From all these learned as well as puerile conjectures we may see the extreme difficulty of ascertaining the true meaning of the word, though the concordance makers, and proper name explainers find no difficulty at all in the case; and pronounce on it as readily and authoritatively as if they had been in the Divine council when it was first imposed.

    Hottinger, in his Smegma Orientale, supposes the word to be derived from the Arabic root rahama, which signifies to be very numerous. Hence ab raham would signify a copious father or father of a multitude. This makes a very good sense, and agrees well with the context. Either this etymology or that which supposes the inserted h he to be an abbreviation of the word mh hamon, multitude, is the most likely to be the true one.But this last would require the word to be written, when full, wmh µark ba ab-ram-hamon.

    The same difficulty occurs, ver. 15, on the word Sarai, yr which signifies my prince or princess, and Sarah, hr where the whole change is made by the substitution of a h he for a y yod. This latter might be translated princess in general; and while the former seems to point out her government in her own family alone, the latter appears to indicate her government over the nations of which her husband is termed the father or lord; and hence the promise states that she shall be a mother of nations, and that kings of people should spring from her. See ver. 15, 16.

    Now as the only change in each name is made by the insertion of a single letter, and that letter the same in both names, I cannot help concluding that some mystery was designed by its insertion; and therefore the opinion of Clarius and some others is not to be disregarded, which supposes that God shows he had conferred a peculiar dignity on both, by adding to their names one of the letters of his own: a name by which his eternal power and Godhead are peculiarly pointed out.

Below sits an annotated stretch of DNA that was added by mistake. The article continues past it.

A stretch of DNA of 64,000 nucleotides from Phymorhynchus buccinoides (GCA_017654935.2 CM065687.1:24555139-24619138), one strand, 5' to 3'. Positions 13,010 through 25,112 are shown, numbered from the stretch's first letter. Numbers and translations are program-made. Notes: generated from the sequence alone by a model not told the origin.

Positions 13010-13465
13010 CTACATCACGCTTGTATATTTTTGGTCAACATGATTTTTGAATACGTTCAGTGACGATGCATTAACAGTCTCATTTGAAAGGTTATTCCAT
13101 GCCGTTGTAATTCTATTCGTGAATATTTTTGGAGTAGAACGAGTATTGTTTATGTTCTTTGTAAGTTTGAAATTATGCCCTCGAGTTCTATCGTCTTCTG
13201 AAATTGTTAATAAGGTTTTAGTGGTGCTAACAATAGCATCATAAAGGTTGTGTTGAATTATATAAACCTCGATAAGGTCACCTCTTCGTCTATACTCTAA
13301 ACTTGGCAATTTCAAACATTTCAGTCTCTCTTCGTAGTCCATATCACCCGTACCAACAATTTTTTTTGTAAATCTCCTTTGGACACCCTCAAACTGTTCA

From the difficulty of settling the etymology of these two names, on which so much stress seems to be laid in the text, the reader will see with what caution he should receive the lists of explanations of the proper names in the Old and New Testaments, which he so frequently meets with, and which I can pronounce to be in general false or absurd.


    Matthew Henry Commentary

    Verses 1-6 - The covenant was to be accomplished in due time. The promised Seed wa Christ, and Christians in him. And all who are of faith are blesse with faithful Abram, being partakers of the same covenant blessings. I token of this covenant his name was changed from Abram, "a hig father," to Abraham, "the father of a multitude." All that the Christian world enjoys, it is indebted for to Abraham and his Seed.


    Original Hebrew

    ולא 3808 יקרא 7121 עוד 5750 את 853 שׁמך 8034 אברם 87  והיה 1961  שׁמך 8034  אברהם 85  כי 3588  אב 1  המון 1995  גוים 1471  נתתיך׃ 5414


    CHAPTERS: 1, 2, 3, 4, 5, 6, 7, 8, 9, 10, 11, 12, 13, 14, 15, 16, 17, 18, 19, 20, 21, 22, 23, 24, 25, 26, 27, 28, 29, 30, 31, 32, 33, 34, 35, 36, 37, 38, 39, 40, 41, 42, 43, 44, 45, 46, 47, 48, 49, 50
    VERSES: 1, 2, 3, 4, 5, 6, 7, 8, 9, 10, 11, 12, 13, 14, 15, 16, 17, 18, 19, 20, 21, 22, 23, 24, 25, 26, 27